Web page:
Wish-it-was-password



  • Optimum Rewards website (www.optimumrewards.com) which is used to get like 20 bucks off your cable bill requires an account. Ok.

     

    However the account must have a password. Ok.

     

    The password must be letters only and between 4 and 8 characters long.

     

    Discuss.



  • Apparently they aren't much interested in protecting that pool of email addresses they are collecting so they can sell it to 'targeted advertisiers.'



  • There are about 111,110,000 possible passwords in this scheme, I think. (10^8 + 10^7 + 10^6 + 10^5 + 10^4).

    Dude, that's a fricking lot... A modern supercomputer might take HOURS break such a password!



  • [quote user="Renan "C#" Sousa"]There are about 111,110,000 possible passwords in this scheme, I think. (10^8 + 10^7 + 10^6 + 10^5 + 10^4).

    Dude, that's a fricking lot... A modern supercomputer might take HOURS break such a password![/quote] 

    There are only ten letters in your alphabet, I take it?



  • [quote user="Renan "C#" Sousa"]There are about 111,110,000 possible passwords in this scheme, I think. (10^8 + 10^7 + 10^6 + 10^5 + 10^4).

    Dude, that's a fricking lot... A modern supercomputer might take HOURS break such a password![/quote]
    If you'd try to crack it, it might take forever.
    Since you're assuming numbers (10^x) instead of the only letters requirement OP stated (26^X, 52^X if it's case-sensitive)



  • @Someone You Know said:

    [quote user="Renan "C#" Sousa"]There are about 111,110,000 possible passwords in this scheme, I think. (10^8 + 10^7 + 10^6 + 10^5 + 10^4).

    Dude, that's a fricking lot... A modern supercomputer might take HOURS break such a password!

     

    There are only ten letters in your alphabet, I take it?

    [/quote]

    I was studying Bougainville, butI dropped out'ta school before we got to the last character.



  • [quote user="Renan "C#" Sousa"]@Someone You Know said:

    [quote user="Renan "C#" Sousa"]There are about 111,110,000 possible passwords in this scheme, I think. (10^8 + 10^7 + 10^6 + 10^5 + 10^4).

    Dude, that's a fricking lot... A modern supercomputer might take HOURS break such a password!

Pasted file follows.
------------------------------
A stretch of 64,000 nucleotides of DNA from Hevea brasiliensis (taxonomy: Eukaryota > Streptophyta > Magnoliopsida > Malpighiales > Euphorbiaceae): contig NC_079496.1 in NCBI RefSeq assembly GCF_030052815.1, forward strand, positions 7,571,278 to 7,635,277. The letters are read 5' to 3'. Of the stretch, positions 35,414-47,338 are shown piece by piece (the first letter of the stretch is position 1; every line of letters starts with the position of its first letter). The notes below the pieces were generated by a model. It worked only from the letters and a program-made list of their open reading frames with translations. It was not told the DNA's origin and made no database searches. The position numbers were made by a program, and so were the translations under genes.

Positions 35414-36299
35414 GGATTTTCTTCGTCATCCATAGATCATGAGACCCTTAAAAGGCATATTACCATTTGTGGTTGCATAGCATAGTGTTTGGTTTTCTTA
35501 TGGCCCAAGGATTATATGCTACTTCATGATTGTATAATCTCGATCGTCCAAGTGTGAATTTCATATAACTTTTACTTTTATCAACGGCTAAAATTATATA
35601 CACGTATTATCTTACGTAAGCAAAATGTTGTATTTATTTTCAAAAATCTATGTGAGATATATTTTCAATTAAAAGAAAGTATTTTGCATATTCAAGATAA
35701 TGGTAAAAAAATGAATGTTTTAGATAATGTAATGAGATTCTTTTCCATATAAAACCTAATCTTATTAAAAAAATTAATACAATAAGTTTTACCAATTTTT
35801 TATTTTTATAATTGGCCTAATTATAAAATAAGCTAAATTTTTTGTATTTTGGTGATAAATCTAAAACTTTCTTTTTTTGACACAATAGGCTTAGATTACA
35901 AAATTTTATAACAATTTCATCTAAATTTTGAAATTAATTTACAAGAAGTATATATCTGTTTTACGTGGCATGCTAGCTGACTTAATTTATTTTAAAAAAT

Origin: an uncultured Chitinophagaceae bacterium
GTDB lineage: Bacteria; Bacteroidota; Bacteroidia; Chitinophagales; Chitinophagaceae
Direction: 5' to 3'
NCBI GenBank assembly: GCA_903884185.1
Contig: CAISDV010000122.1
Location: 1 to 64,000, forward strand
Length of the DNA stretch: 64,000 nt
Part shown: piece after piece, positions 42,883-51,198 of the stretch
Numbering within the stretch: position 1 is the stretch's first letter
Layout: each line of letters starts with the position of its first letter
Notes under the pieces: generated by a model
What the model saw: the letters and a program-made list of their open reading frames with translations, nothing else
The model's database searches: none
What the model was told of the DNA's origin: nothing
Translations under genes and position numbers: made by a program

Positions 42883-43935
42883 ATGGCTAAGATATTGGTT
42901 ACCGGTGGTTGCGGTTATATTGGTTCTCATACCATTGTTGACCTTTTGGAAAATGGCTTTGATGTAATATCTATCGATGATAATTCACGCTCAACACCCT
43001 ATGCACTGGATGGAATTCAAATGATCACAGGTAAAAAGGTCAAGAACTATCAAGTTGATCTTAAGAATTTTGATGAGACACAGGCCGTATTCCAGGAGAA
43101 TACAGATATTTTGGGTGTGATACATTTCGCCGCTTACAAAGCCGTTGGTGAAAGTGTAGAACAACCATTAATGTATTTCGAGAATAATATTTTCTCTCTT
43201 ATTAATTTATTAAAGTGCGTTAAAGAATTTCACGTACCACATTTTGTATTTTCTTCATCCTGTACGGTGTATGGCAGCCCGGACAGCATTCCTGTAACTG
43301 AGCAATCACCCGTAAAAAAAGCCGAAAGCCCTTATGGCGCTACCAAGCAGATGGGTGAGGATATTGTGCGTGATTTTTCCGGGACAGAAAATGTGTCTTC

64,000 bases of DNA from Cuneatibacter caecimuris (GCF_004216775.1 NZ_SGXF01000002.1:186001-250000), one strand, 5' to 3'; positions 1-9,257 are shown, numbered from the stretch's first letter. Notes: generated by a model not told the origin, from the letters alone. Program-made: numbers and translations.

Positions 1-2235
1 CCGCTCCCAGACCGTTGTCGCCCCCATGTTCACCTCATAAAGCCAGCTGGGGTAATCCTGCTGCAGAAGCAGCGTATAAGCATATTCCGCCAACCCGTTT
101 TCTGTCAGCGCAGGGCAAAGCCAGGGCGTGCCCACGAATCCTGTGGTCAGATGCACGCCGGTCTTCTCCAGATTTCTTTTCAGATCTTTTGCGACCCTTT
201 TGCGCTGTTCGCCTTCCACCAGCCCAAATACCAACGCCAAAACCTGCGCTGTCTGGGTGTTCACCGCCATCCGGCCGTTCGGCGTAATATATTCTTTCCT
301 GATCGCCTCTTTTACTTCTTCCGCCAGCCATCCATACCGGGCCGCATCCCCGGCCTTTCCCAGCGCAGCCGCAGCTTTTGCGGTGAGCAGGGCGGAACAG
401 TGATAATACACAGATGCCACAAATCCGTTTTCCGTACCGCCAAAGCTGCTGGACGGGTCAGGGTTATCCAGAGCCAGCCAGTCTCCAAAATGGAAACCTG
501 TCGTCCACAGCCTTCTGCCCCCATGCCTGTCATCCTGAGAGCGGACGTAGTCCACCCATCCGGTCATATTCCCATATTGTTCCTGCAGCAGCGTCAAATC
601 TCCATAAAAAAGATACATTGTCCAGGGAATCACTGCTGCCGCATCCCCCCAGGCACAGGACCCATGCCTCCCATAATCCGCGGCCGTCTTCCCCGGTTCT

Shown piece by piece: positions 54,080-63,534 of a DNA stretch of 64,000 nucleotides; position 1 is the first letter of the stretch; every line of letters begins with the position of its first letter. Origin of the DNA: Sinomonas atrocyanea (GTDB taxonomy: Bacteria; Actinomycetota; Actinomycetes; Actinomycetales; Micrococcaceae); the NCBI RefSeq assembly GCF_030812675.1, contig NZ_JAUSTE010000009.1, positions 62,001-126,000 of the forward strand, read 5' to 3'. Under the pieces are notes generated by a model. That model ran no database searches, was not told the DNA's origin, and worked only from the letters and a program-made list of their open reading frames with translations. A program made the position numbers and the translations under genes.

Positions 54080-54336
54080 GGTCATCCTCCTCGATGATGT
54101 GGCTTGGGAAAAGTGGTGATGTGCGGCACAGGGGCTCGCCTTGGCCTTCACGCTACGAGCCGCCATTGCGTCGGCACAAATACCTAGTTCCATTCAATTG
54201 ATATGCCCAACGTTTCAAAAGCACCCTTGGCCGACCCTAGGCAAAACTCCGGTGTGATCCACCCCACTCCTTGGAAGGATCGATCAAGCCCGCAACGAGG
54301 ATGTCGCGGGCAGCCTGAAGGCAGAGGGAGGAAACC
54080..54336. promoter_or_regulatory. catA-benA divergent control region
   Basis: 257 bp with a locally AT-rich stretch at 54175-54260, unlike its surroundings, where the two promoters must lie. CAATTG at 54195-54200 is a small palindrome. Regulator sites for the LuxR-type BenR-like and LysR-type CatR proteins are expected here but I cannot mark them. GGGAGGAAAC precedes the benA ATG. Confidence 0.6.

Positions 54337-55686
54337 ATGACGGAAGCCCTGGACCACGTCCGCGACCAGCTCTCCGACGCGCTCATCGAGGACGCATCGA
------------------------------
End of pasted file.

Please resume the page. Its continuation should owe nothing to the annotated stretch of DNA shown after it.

There are only ten letters in your alphabet, I take it?

    [/quote]

    I was studying Bougainville, butI dropped out'ta school before we got to the last character.

    [/quote] 

    Interesting. It seems a little cruel to give the islands a name that the natives can't spell or pronounce, as they seem to lack N, V, and L.

    Of course, I'd take anything that article says with a grain of salt, since it seems to claim that "ii" is a vowel in the English alphabet.



  •  Will it allow a few of those crazy letters like ñ,ç,á,é,í,ó,ú that only those zany non-english speakers use?

     

     

     

     



  • @Someone You Know said:

    [quote user="Renan "C#" Sousa"]There are about 111,110,000 possible passwords in this scheme, I think. (10^8 + 10^7 + 10^6 + 10^5 + 10^4).

    Dude, that's a fricking lot... A modern supercomputer might take HOURS break such a password!

     

    There are only ten letters in your alphabet, I take it?

    [/quote] 

    Surely you mean, "hee ae e ee i ahabe I ae i?"



  •  @Someone You Know said:

    [quote user="Renan "C#" Sousa"]There are about 111,110,000 possible passwords in this scheme, I think. (10^8 + 10^7 + 10^6 + 10^5 + 10^4).

    Dude, that's a fricking lot... A modern supercomputer might take HOURS break such a password!

     

    There are only ten letters in your alphabet, I take it?

    [/quote]

    Maybe his numbers are in base 27?

     

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  •  The missing "V" consonant isn't a big problem at all. In fact, many people, depending on their accent, pronounce "V"s as "B"s.

     Thus, it would sound like:

     Bougainbille.

     ...

    Except for the loss of the "N" consonant.

    I'm sure they actually CAN make an "N" sound, at least a close approximation of it, but for simple spelling, I'd go with their "R" consonant simply because it has the softest sound.

     So:

    Ai, Uelkom to Bougairbille!



  • It's actually a French name (the name of the explorer who found it, from the Western view), so the N isn't even an N sound--it just marks the previous vowel as nasal.


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